Miller’s City Council met November 19, and packed quite a few agenda items in to its two-hour meeting.
Council chair Tony Rangel conducted the meeting in the mayor’s absence. He commented that he continues to see dogs running loose. “The City has a leash ordinance, and dog owners need to follow that ordinance.”
Arlen Gortmaker reported on behalf of the fire department. He had checked into the cost of bunker gear; the retail price is $2,900 per outfit, but would be $1,800 for each outfit the fire department would order. No amount was allowed in the 2013 budget for replacement gear, and Gortmaker said, as far as extra help from the city with its financial problems, “If it’s not there, it’s not there.” He did say the fire department would apply for a 50-50 grant in March, and said a representative of the fire department will report to the council on a monthly basis.
Bill Lewellen, electric department, reported 37 meters remain to be cut over to the new system, which should be completed in about two weeks. Plans are to move the substation behind city hall to the football field over the winter.
Lewellen said two more planned outages will take place, one on the east side of town and one on the west side. Discussion was held on how to alert residents, because many people have complained about the previous “planned” outages. In addition to posting notices on Facebook and the City’s website, signs will be posted on Broadway before a shut-off.
Jim Bonebright, water-sewer-airport, said the access road and parking lot at the airport have been graveled, and a wildlife fence will be installed. The floor heat in the fire hall has a leak. Bonebright said new pipes will be run overhead, rather than trying to repair the pipes under the flooring. Cost will be approximately $5,500.
He reminded the council that new water rates would go into effect January 1. Some other decisions will be made regarding charges to customers, and setting aside money in a capitol projects fund for future water/sewer projects.
Ron Hoftiezer, street department, reported the Unimog snow thrower sold for $12,000, which was a sizable amount more than he expected.
The department will put off work on the storm sewer on West Second Street until the coming year, when the water main will be re-routed around the storm sewer.
Police officer Wayne Ames said Miller officers were re-certified in firearms in October. Jim Henson has accepted the patrolman position, beginning November 21.
Finance officer Laura Smith informed the council that her final day at work will be March 29.
She said through October, the city sales tax collected is up over last year by $992.76.
She said she is not worried about County taxes that will be coming in, but she is worried about the bottom line of spending for 2012. “Through October, $173,000 has been overspent in the general fund, compared to what has been brought in,” Smith said.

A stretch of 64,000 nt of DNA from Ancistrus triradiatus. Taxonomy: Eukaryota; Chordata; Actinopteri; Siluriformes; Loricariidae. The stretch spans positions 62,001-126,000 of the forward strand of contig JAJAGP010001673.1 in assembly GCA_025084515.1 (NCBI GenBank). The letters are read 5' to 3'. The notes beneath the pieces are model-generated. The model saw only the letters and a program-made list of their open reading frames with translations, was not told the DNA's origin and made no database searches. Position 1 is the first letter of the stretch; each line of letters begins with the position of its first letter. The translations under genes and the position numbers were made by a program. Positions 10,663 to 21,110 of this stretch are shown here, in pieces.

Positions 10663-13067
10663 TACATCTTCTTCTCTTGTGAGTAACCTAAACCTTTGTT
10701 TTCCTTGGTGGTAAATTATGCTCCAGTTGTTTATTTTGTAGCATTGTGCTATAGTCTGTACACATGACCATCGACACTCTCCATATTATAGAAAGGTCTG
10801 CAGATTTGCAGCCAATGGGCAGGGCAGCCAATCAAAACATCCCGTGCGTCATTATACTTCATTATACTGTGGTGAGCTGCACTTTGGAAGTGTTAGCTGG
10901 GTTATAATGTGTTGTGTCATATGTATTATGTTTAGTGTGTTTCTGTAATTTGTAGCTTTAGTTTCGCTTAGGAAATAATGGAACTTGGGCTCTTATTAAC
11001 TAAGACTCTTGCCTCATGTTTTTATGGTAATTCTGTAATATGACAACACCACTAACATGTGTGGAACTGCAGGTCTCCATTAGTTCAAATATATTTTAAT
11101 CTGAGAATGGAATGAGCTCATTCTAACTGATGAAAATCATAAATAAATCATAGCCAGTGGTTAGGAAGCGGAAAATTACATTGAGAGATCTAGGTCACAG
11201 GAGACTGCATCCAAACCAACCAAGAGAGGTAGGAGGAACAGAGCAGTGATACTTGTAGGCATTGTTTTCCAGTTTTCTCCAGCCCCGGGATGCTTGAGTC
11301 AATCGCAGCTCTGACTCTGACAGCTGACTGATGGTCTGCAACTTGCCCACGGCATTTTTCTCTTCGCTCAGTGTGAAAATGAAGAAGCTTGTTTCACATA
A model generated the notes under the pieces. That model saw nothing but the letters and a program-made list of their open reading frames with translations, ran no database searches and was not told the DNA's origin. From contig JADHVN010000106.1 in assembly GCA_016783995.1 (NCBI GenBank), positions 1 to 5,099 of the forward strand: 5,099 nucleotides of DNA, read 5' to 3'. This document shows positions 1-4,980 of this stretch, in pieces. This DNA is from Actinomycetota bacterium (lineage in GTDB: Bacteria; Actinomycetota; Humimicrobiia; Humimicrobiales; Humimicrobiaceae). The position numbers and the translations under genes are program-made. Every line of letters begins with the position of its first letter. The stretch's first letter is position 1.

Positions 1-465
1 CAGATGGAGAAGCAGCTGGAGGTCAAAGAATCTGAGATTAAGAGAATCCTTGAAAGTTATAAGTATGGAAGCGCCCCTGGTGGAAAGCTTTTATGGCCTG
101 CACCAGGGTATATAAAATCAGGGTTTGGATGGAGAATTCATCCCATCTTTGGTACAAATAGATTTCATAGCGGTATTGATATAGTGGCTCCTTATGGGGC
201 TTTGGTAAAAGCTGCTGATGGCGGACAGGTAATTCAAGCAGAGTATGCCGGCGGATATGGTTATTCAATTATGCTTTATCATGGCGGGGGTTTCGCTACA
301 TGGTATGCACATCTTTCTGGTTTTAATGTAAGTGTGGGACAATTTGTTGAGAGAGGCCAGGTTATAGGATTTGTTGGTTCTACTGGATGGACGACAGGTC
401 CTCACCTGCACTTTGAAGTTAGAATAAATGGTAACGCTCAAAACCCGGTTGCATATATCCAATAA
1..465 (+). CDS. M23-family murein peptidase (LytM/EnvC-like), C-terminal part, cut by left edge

She is cautioning department heads to not buy anything unless it is absolutely necessary. She explained that there are “expenditure guidelines,” which provides the amount of budgeted money that should be available per month throughout the year. She explained that through October, the police department has spent 84 percent of what was budgeted, which leaves only 16 percent to cover November and December expenses.
LaDonna Wharton, On-Hand Development Corporation director, and members of the On-Hand Beautification Committee, discussed refurbishing the “Cowboy” at The Virginian. Wharton said the Cowboy is not structurally sound, and Patrick King of Quality Quick Prints, Aberdeen, gave a quote of about $30,000 for restoration. The Virginian owner opted to donate the sign to the City of Miller, rather than pay for part or all of the restoration.
If money cannot be raised for repair, the Cowboy would probably have to be taken down as a precautionary measure, Wharton explained.
John Carr, with the Beautification Committee, said the committee would begin a fundraising campaign to restore the Cowboy, which he called an “iconic symbol of Miller.” The City was asked to provide insurance and cost of electricity.
Laura Smith said she had contacted their insurance company, and had not yet received a definitive answer. Action was tabled until the insurance status is settled, and the City attorney weighs in on the matter.
Tony Rangel received council approval to place Christmas lights at Crystal Park, along the signage above the pond. He would supply the lights, and the City will cover electric costs. The Beautification Committee agreed the decorating was a wonderful idea, and could perhaps be expanded in future years.
Smith reported that Miller was one of the top 50 fundraisers in the statewide “Strides Against Breast Cancer” project.
In other action, the council approved the appointment of Chad Rembold to the Miller Housing Commission for another five-year term. A building permit was approved for Eldene Norma Moser for a carport and storage shed.
Liquor license renewals were approved. For package (off sale) liquor, approval was given for Turtle Creek Saloon, The Virginian, Redneck Paradise and Tucker’s SuperValu. Retail (on sale) licenses were approved for Turtle Creek Saloon, Hi-Lite, The Virginian and Sommer’s Bar and Lounge. Retail (on-off sale) wine licenses were approved for Redneck Paradise and Miller Rexall Drug.
The first reading of Ordinance#641 was held, for supplementing the general fund budget by $10,000 from the City’s contingency fund. The amounts approved were $4,000 for City attorney, professional fees; contract repair and maintenance, fire hall heat repair, $5,250; and J.C. Terry Complex (ball park), $750 for salaries.
Council members watched a 22-minute video, dealing with sexual harassment in the workplace.
The next meeting will be Monday, Dec. 3 at 7 p.m. at City Hall.